Netflix’s latest Marvel series, The Punisher, is definitely not for the faint of heart. It’s a bloody, gory tale of reawakening and vengeance – in which Frank Castle (Marvel’s answer to Don Pendleton’s Mac Bolan novels) learns that he may have killed off the personnel who murdered his family, but they were just the tip of the proverbial iceberg.
In fact, their deaths came about as a direct result of unsanctioned CIA black ops in Afghanistan – in which Castle played an unwitting part.
The Punisher opens six months after Castle finished punishing his family’s killers. Castle daydreams of teaching his daughter guitar as he plunks a guitar in a rented room – ultimately flashing back to his running over a couple guys on motorcycles in Alabama before taking out ‘the last of the cartel’ in El Paso and a guy named Mickey O’Hare in a men’s room in JFK International.
The he burns his Punisher body armor.
Six months later Castle (Jon Bernthal), under the alias of Pete Castiglione, is working on the demolition of a multi-story building – and ticking off his fellow workers by starting early and working late, costing them overtime.
A group of them supplement their income with heists, but Frank doesn’t become involved until the guy on the job stupidly takes part and botches a heist. When they try to kill the kid, Frank takes exception.
Elsewhere, a veteran named Curtis (Jason R. Moore, A Lonely Place for Dying) is setting up for his veteran’s weekly support group) and Homeland Security agent Dinah Madani (Amber Rose Revah – Borgia, Emerald City) is settling into her new post by meeting her new partner, Sam Stein (Michael Nathanson, The Knick) and preparing an investigation into the murder of Ahmed Zubair (Shez Sardar, How to Be a Startup in 21 Days) an Afghan cop who was targeted by a CIA black ops team called Cerberus (to prevent him from talking about a heroin smuggling operation).
She’s shut down by her superior, Carson Wolfe (C. Thomas Howell), but tries to find ways to work around him.
And who is that bearded man who seems to know Frank?
The Punisher was created for television by Steve Lightfoot (Hannibal, Transporter: The Series), who wrote scripts for episodes 1, 2 and 13.
He weaves together multiple plot arcs involving Frank, a fellow ‘ghost’ known as Micro, Madani and Frank’s brother-in-arms, Billy Russo (Ben Barnes, Westworld) – and throws in an arc involving Curtis and one of support group, Lewis Walcott (Daniel Webber, 11.22.63) that has an unexpected tie-in to everything else.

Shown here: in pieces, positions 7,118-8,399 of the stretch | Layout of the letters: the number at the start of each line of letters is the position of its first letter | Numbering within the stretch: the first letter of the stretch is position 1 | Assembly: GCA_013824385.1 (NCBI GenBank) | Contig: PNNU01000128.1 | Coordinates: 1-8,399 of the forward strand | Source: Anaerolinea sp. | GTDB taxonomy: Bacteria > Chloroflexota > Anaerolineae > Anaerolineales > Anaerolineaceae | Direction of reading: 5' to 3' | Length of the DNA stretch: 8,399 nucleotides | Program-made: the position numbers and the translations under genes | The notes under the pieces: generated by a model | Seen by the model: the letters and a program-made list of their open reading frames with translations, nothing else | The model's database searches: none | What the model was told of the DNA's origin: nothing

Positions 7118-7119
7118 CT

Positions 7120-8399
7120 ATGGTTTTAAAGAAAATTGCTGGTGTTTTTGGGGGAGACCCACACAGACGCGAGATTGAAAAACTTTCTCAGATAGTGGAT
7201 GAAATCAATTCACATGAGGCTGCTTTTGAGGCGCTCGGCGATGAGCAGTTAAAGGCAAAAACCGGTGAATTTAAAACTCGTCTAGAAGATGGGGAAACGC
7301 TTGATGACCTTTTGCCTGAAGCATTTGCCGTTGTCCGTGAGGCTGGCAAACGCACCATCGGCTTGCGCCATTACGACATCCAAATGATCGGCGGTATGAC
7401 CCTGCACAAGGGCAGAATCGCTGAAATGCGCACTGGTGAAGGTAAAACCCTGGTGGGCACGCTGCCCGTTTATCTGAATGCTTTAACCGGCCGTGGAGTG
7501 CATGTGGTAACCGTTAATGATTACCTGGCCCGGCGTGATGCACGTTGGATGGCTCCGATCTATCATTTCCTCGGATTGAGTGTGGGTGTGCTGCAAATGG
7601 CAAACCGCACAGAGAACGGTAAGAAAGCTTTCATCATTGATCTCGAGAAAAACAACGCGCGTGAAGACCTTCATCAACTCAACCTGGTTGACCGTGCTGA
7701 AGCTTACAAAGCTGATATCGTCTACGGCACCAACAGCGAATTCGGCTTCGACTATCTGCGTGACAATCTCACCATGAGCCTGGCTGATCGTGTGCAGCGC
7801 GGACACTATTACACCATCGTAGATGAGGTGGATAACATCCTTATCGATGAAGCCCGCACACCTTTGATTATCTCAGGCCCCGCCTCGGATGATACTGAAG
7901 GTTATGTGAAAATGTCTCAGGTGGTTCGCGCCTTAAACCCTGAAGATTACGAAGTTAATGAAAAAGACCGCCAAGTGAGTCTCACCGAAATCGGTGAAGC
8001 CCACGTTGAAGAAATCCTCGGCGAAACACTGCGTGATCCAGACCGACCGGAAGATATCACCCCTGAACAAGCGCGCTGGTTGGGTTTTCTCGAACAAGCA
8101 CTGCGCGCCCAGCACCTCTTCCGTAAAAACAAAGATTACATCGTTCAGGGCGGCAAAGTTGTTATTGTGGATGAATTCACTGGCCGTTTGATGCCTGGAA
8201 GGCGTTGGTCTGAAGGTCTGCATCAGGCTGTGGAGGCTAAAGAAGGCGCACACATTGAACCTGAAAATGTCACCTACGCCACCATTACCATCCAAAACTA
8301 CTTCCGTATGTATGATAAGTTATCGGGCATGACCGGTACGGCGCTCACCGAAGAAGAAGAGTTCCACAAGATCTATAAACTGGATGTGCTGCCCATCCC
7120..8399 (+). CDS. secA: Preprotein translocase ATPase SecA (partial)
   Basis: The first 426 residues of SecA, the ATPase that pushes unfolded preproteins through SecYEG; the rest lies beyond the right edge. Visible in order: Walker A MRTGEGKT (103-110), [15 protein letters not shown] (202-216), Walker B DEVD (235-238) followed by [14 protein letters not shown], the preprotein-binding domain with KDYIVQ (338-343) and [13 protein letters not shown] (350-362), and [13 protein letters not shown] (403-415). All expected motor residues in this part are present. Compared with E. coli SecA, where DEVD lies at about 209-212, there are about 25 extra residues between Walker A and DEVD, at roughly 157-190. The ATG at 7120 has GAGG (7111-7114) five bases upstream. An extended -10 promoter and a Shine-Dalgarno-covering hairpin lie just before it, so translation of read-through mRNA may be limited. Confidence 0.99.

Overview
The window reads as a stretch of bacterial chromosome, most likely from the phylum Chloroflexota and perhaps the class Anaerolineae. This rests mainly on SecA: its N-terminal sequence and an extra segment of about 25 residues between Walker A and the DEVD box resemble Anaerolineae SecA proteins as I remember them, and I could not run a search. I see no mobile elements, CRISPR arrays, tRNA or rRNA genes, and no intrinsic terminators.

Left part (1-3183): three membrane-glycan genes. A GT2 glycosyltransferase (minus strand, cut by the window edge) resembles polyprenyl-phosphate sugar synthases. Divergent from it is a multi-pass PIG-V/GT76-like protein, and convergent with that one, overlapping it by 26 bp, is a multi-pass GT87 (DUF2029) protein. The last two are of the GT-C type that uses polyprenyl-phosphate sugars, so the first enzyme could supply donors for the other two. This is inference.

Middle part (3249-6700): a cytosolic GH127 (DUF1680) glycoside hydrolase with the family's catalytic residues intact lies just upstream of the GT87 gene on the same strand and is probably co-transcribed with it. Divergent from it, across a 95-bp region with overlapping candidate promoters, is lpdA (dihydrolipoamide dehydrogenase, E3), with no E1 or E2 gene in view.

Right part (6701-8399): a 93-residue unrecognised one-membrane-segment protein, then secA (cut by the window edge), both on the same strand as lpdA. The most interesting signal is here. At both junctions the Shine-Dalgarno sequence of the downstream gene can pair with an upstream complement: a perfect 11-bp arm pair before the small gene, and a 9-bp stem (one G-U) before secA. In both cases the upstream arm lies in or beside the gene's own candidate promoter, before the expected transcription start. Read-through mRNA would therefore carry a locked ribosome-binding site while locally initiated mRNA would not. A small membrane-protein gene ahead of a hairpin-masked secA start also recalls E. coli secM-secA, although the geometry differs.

It’s a big, bold season of thirteen episodes that touches on everything from family to gun control to what constitutes justice and betrayal.
Lightfoot has put together a team of writers and directors that have worked on previous Marvel shows (Daredevil, Jessica Jones Luke Cage, The Defenders) as well as prestige series like Black Sails, Person of Interest, Hannibal and Masters of Sex.
Unsurprisingly, there’s a lot of fighting – hand-to-hand, gunfights, one-on-one to small army on small army (or, more to the point, small army on Frank Castle) – and a lot of it could probably be dispensed with if we were dealing with any other Marvel character. Here, though, thanks to timing and placement, almost none of it feels gratuitous.
Rather, there are several scenes that deal with Frank’s mental health. Under his constant rage, there’s a sweet melancholy combined with PTSD that has him suffering nightmares that focus on his wife – each time, they progress a little farther until they become a source of unimaginable pain. That pain reinforces and builds on the pain he’s already suffered.
The PTSD theme is also reinforced with the arc that builds around Curtis and Lewis – with literally explosive results – as Lewis succumbs to a politically radical enticement that makes it clear how easy fragile minds can be suborned by subversives.
What is equally remarkable is the way that the series doesn’t feel padded – like Iron Fist, or the second season of Daredevil.
Instead, stretches of quiet pretty much equal stretches of violence and provide us with a host of pretty rounded characters – Madani, for instance, has a romantic entanglement that is crucial to the plot (and has parents played by Oscar®-nominee Shoreh Agdashloo and Madame Secretary’s Houshang Touzie) and Micro turns out to be a ‘ghost’ for a very good reason.
Sure, Frank rebounds from serious injuries way too quickly (as do other characters), but in that way, the show is very faithful to the comics on which they’re based – and the results are way too much dark fun to quibble about overmuch.
The series rests on the shoulders of the extremely talented Jon Bernthal (The Walking Dead, The Accountant) and he brings a deeper life to Frank than we’ve seen before. His way is brutal, but we can understand why thanks to solid writing and Bernthal’s epic performance.
Although not quite the force of nature that Bernthal is as Frank Castle, Revah is no slouch, either. Madani’s determination, intelligence and brass ones could intimidate anyone – except, maybe, Frank.
Ebon Moss-Bachrach is a standout in a role I won’t spoil here. He’s smart, careful and totally unprepared for Frank’s entry into his life (even though he thinks he is – and initiates it).
Barnes is suave and persuasive as Frank’s brother-in-arms who has returned home to form Anvil – an international security company (think Blackwater) that holds a number of government contracts.
Tony Plana plays Madani’s mentor, Raffi, with a subtle steel that makes one wonder where his allegiance lies.
On the whole, The Punisher ranks with the first seasons of Daredevil and Jessica Jones as one of the best Marvel/Netflix shows.
Final Grade: A-